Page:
As more states join the movement, there is increasing speculation about upcoming legislation. In an innovation-diffusion study surveying education policy experts in fifty states, Michael Mintrom and Sandra Vergari (1997) found that charter legislation is more readily considered in states with a policy entrepreneur, poor test scores, Republican legislative control, and proximity to other charter-law states. Legislative enthusiasm, gubernatorial support, interactions with national authorities, and use of permissive charter-law models increase the chances for adopting stronger laws. Seeking union support and using restrictive models presage adoption of weaker laws.
The threat of vouchers, wavering support for public education, and bipartisan support for charters has led some unions to start charters themselves. Several AFT chapters, such as those in Houston and Dallas, have themselves started charters. The National Education Association has allocated $1.5 million to help members start charter schools. Charters offer teachers a brand of empowerment, employee ownership, and governance that might be enhanced by union assistance (Nathan).
Over two dozen private management companies are scrambling to increase their 10 percent share of a "more hospitable and entrepreneurial market" (Stecklow 1997). Boston-based Advantage Schools Inc. has contracted to run charter schools in New Jersey, Arizona, and North Carolina. The Education Development Corporation was planning in the summer of 1997 to manage nine nonsectarian charter schools in Michigan, using cost-effective measures employed in Christian schools.
Professor Frank Smith, of Columbia University Teachers College, sees the charter-school movement as a chance to involve entire communities in redesigning all schools and converting them to "client-centered, learning cultures" (1997). He favors the Advocacy Center Design process used by state-appointed Superintendent Laval Wilson to transform four failing New Jersey schools. Building stronger communities via newly designed institutions may prove more productive than charters' typical "free-the-teacher-and-parent" approach.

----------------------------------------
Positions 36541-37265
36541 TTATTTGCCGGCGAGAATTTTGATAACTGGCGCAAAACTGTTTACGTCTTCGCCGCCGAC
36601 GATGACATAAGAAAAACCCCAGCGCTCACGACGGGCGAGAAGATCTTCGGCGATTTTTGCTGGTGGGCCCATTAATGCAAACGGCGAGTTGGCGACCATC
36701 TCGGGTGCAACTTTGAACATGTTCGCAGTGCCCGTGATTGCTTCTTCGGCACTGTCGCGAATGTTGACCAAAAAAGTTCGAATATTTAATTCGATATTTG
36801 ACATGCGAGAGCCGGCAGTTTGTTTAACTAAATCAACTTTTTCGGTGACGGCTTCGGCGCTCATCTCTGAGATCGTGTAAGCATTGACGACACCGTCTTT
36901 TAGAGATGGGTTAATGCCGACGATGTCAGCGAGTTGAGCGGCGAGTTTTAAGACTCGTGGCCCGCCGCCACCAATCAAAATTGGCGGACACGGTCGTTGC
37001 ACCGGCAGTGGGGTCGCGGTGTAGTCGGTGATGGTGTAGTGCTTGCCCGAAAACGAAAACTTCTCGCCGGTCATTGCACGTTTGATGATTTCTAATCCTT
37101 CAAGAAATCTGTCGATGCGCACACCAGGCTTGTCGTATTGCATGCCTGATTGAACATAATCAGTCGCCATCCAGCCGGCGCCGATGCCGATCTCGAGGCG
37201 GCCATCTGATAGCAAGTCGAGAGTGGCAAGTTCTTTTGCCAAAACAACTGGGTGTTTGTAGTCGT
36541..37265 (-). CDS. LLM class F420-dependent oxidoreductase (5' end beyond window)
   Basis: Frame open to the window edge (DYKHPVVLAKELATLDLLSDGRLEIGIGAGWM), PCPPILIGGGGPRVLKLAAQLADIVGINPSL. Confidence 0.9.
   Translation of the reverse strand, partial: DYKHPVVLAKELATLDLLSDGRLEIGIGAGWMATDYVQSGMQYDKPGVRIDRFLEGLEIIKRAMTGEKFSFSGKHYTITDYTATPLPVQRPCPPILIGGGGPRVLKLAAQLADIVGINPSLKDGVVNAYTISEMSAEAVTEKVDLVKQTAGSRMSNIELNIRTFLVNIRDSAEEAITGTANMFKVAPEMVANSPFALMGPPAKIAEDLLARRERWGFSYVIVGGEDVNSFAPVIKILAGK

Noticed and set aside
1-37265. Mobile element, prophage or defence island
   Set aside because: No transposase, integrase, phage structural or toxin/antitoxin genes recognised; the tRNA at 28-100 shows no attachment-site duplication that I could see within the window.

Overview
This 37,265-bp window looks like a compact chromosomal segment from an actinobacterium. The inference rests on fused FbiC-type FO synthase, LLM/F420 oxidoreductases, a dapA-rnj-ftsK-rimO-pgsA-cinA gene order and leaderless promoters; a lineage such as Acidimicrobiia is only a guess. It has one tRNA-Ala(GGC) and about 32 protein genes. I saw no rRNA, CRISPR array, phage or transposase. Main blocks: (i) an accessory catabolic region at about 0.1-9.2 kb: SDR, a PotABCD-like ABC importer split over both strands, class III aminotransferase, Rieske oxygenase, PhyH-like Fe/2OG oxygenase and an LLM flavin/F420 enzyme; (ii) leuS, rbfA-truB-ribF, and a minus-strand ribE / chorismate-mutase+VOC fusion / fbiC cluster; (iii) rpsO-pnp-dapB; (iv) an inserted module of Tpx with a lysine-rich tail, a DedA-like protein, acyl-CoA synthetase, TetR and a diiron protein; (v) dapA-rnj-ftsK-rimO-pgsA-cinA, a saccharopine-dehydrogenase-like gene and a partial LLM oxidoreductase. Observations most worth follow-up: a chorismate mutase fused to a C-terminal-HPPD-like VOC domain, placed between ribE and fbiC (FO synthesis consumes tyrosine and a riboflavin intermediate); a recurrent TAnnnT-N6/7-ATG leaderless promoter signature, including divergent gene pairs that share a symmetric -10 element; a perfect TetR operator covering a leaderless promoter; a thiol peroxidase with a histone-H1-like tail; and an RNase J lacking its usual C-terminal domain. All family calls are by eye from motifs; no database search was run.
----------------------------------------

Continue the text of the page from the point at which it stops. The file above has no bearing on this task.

Charter schools might also benefit by adopting research-based schooling models, such as Accelerated Schools and the Success For All Program, and by emulating successful programs in charter or "grant-maintained" schools in Canada, and New Zealand.
President Bush's No Child Left Behind Act also promotes charter schools. Is it as yet unclear whether recent test results will affect the enacting of future legislation. A Pennsylvania legislator who voted to create charter schools, State Rep. Mark B. Cohen of Philadelphia, said that "Charter schools offer increased flexibility to parents and administrators, but at a cost of reduced job security to school personnel. The evidence to date shows that the higher turnover of staff undermines school performance more than it enhances it, and that the problems of urban education are far too great for enhanced managerial authority to solve in the absence of far greater resources of staff, technology, and state of the art buildings."
Allen, Jeanne, and Anna Varghese Marcucio, "Charter School Laws Across the States: Ranking and Scorecard, 8th Edition." Washington D.C.: Center for Education Reform, 2004.
American Federation of Teachers. CHARTER SCHOOLS: DO THEY MEASURE UP? Washington, D.C.: Author, 1996. 68 pages.
Bierlein, Louann, and Mark Bateman. "Charter Schools v. the Status Quo: Which Will Succeed?" INTERNATIONAL JOURNAL OF EDUCATIONAL REFORM 5, 2 (April 1996): 159–68. EJ 525 971.
Budde, Ray. "The Evolution of the Charter Concept." PHI DELTA KAPPAN 78, 1 (September 1996): 72–73. EJ 530 653.
Hoxby, Caroline M. ACHIEVEMENT IN CHARTER SCHOOLS AND REGULAR PUBLIC SCHOOLS IN THE UNITED STATES: UNDERSTANDING THE DIFFERENCES. Boston: Harvard University and National Bureau of Economic Research, 2004.
Jenkins, John, and Jeffrey L. Dow. "A Primer on Charter Schools." INTERNATIONAL JOURNAL OF EDUCATIONAL REFORM, 5, 2 (April 1996): 224–27. EJ 525 978.
Mintrom, Michael, and Sandra Vergari. "Political Factors Shaping Charter School Laws." Paper presented at the annual meeting of the American Educational Research Association (Chicago, March 24, 1997). 46 pages. ED 407 708.
Nathan, Joe. CHARTER SCHOOLS: CREATING HOPE AND OPPORTUNITY FOR AMERICAN EDUCATION. San Francisco: Jossey Bass, 1996. 249 pages. ED 410 657.
Smith, Frank L. "Guidance for the Charter Bound." THE SCHOOL ADMINISTRATOR 54, 7 (August 1997): 18–22. EJ 548 963.
Stecklow, Steve. "Businesses Scramble to Run Charter Schools." THE WALL STREET JOURNAL 137, 37 (August 21, 1997): B1, B8.
U.S. Department of Education. A STUDY ON CHARTER SCHOOLS: FIRST YEAR REPORT. Washington, D.C.: Author, 1997. 74 pages. ED 409 620.
Vanourek, Gregg and others. "Charter Schools as Seen by Those Who Know Them Best: Students, Teachers, and Parents." Washington, D.C.: Hudson Institute, 1997. 12 pages. ED 409 650.